I'm not going to introduce fish to my tank unless I'm as certain as I can be that the tank can support them.
I think we would all agree with that, it is certainly where I'm coming from.

cheers Darrel
 
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Dr Mike Oxgreen

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Quick update:

The brown cotton wool is no longer threatening to take over the tank. In fact it may have largely stopped growing. I am gradually brushing it out of the plants using a small paint brush and sucking it out during water changes. The otocinclus have done a fantastic job of cleaning the leaves of the cryptocoryne and Anubias, although less so on the hair grass, HC and Glosso. I guess their mouths are more suited to cleaning larger, flatter surfaces.

I have now increased the photo period from 6 to 7 hours, and will monitor how that goes.

Now my problem is disappearing and/or dying blue cherry shrimps. No idea what's going on there!
 

Dr Mike Oxgreen

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I've been thinking back over the timing of when my brown cotton wool outbreak happened, and there might be something interesting. Or maybe not.

(By the way, I'm betting I'm going to be flamed for what I'm about to reveal!)

When I first set up the tank and put the substrate in and the piece of wood, I started cycling the tank using a source of ammonia that I have used successfully in the past. It's free and natural, although if you read online forums there is a lot of totally irrational hysteria about it. Yep: just a tablespoon or so of urine every few days. It works. There is no rational reason not to use it for fishless cycling.

But it works differently from pure ammonia, which tends to give an instant and transient 'hit' of ammonia. By contrast, urine tends to give a much more sustained dose of ammonia that lasts for days - perhaps because I believe it contains no ammonia per se but you've got to wait for the urea to be broken down into ammonia. This is fine, but once you get to the point where the tank is producing nitrite and nitrate and you suspect the cycle is nearing completion it's useful to verify that by checking that the ammonia will disappear quickly, and this doesn't happen with urine because of the continual breakdown of urea into ammonia - even with a fully cycled tank it takes several days for the ammonia to drop to zero if you've dosed with urine.

For this reason, I switched to using a pure 35% ammonia solution and dosing just a drop or two. From this I was able to check that the ammonia disappeared within a few hours so I could be confident I had an efficient bacterial colony and the tank was ready for fish.

And it was a few days after I started using the pure ammonia that the algae problem started. For the several weeks during which I'd been dosing urine, I had been amazed at the total lack of any kind of algae, but as soon as I used pure ammonia the algae pounced. I understand why ammonia causes algae, but why didn't the urine have that effect? Both gave me ammonia of about 1-2 mg/l.

Perhaps it was just coincidence that the algal bloom happened to start at that moment. Or maybe the very 'spikyness' of the ammonia level produced by the pure ammonia was the problem - perhaps the stable, sustained dose of ammonia produced by urea breakdown doesn't encourage algae in the same way.

Any thoughts?

Shall we get the following posts out of the way now, so that we can have a rational, scientific discussion about it? :)
"Eeeew, it's dirty!"
"Uggh - how disgusting!" etc, etc, etc.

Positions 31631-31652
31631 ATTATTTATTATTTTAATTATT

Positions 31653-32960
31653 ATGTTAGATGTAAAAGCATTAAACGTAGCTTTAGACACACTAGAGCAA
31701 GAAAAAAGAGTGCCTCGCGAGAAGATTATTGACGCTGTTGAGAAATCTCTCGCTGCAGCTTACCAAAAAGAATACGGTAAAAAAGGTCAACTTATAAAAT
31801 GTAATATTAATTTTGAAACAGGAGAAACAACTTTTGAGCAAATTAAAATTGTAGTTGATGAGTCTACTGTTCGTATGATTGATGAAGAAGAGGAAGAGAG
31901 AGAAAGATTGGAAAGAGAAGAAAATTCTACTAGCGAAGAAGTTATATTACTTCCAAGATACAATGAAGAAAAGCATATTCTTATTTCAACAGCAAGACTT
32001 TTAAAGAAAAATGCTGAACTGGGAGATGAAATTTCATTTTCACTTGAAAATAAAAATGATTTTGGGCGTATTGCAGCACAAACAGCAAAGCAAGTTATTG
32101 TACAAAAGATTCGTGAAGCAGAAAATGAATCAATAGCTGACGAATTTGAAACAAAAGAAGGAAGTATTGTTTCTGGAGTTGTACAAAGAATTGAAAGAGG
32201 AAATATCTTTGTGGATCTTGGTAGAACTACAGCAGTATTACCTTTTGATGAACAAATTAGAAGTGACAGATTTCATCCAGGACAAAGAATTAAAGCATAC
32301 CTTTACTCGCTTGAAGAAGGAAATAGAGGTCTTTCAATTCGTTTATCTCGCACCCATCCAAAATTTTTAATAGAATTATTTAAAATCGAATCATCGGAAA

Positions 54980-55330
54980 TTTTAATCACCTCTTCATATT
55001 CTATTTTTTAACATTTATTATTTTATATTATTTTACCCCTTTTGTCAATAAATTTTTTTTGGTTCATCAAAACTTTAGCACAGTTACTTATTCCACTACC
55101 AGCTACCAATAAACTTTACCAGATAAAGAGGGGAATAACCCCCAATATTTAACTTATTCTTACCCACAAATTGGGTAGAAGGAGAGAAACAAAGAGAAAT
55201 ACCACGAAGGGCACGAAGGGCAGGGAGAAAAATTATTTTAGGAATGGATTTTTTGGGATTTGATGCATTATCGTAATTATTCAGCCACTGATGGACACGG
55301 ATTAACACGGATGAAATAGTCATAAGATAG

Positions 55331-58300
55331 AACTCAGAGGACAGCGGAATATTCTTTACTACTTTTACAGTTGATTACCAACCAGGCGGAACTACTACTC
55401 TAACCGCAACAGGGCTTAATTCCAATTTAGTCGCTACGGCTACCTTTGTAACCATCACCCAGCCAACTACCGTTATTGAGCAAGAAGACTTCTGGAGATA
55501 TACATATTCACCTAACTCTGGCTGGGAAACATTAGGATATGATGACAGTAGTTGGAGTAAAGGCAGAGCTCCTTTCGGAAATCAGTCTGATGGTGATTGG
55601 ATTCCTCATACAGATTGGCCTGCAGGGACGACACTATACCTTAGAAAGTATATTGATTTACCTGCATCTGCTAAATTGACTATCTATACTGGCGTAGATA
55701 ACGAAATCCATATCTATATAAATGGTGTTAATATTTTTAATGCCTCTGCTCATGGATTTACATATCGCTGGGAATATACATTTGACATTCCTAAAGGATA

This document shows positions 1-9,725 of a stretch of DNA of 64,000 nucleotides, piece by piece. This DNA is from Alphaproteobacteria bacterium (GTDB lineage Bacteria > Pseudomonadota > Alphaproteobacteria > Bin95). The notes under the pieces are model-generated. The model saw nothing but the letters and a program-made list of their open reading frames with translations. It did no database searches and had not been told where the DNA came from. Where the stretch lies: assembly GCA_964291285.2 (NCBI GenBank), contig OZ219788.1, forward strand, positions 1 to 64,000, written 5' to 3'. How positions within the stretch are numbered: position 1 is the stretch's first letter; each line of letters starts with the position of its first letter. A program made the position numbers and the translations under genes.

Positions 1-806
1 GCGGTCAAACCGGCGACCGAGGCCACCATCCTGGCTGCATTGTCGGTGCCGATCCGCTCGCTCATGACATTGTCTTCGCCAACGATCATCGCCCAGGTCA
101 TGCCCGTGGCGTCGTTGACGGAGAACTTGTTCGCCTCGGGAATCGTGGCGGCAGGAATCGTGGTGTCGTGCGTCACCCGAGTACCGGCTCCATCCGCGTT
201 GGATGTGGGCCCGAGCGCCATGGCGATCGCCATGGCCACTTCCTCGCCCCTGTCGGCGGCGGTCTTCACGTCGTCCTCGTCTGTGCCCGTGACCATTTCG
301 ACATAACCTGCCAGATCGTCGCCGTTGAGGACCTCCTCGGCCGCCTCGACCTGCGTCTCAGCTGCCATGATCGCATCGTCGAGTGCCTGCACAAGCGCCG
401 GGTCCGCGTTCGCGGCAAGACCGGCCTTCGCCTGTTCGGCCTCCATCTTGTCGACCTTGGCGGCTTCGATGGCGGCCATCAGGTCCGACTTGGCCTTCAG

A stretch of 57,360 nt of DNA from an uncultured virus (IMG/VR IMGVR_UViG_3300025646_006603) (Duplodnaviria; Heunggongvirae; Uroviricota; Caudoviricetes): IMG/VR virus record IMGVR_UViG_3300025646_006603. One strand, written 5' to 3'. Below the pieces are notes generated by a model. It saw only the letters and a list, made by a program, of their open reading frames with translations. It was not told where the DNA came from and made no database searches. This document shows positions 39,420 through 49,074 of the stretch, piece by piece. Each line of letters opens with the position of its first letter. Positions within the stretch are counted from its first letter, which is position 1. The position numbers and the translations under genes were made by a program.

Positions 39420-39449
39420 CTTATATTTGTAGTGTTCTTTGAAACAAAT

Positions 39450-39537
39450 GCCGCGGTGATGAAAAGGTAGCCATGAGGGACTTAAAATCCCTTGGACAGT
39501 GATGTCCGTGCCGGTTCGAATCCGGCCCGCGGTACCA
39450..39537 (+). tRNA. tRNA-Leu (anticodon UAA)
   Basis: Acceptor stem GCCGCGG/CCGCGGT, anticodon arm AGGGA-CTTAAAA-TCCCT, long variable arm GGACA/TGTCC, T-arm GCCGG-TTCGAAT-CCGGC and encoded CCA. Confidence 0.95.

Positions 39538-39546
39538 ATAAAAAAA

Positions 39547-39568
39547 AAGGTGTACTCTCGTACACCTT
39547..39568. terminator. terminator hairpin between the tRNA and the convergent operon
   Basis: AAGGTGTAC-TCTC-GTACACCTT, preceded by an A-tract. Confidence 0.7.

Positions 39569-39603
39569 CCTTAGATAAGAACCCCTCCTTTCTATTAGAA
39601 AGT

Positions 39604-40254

dw1305

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Hi all,
just a tablespoon or so of urine every few days.....Shall we get the following posts out of the way now, so that we can have a rational, scientific discussion about it?
I don't see any problem with it. I'm not an added ammonia fan, but if I was going to add ammonia, urea might be quite a good starting place.

Urea is a lot less toxic than ammonia (which is why terrestrial organisms excrete it). Assuming the tank was planted during the initial urea phase, then the plants may have been mopping up the urea/ammonia, and ammonia levels may have been fairly low. Plants have the urease enzyme, but I think microbial action is more important in its break-down to ammonia.

I could see a mechanism where the change in ammonia source led to an algal outbreak. I think initially it would probably a take a while for the community of bacteria and fungi with the potential to metabolise urease to develop, and that would then be a different assemblage from the ammonia oxidising bacteria/archaea involved in nitrification (although some ammonia (and nitrite) oxidising bacteria must have been present, during urea addition, to create the NO2/NO3).

Once you stop adding any ammonia source then there would be another change in microbial assemblage as the ammonia oxidising archaea became more important (this will occur both within the filter material and in the substrate).

cheers Darrel
 

Dr Mike Oxgreen

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Just thought I'd update this thread!

It appears that my brown cotton wool problem has gone away, which is great.

I reduced my photo period down to 6 hours, and continued doing water changes every 2 or 3 days. I was using a small paint brush to gently tease the brown algae out of the hair grass, HC and Glossostigma during water changes, and sucking up some of the dislodged algae.

The brown cotton wool now seems to have packed its bags - it has disappeared even from deep down in the Glossostigma where I couldn't remove it.

I have had some very small, localised outbreaks of BGA (Cyanobacteria). These have not threatened to spread far so I think they're just temporary pockets as the tank settles and matures. I've found squirting a couple of millilitres of 3% hydrogen peroxide directly onto the 'algae' using a syringe held under the water works wonders and makes it disappear within 24 hours.

I read that the TNC Complete that I've been using can be dosed 3 times a week to approximate EI, so that's what I've been doing for the last week or so (except I'm using a 50% dose every day, which is easier to remember and gives a more even dosage). This certainly hasn't caused more algae, and I think the plants have speeded up a bit.

Here's a recent picture, complete with rubber decoy chili rasboras - I'm trying to get the chilies to relax and behave a bit more naturally. For that reason I'm also running with very dim lights at the moment, and hoping I can gradually ramp them back up. Also for the same reason I've allowed the hornwort to run riot.

I actually think there's virtually no algae of any type at the moment - happy days!

2C8AD3D0-A880-47C2-B1BA-66F5CD0C28D1_1.jpg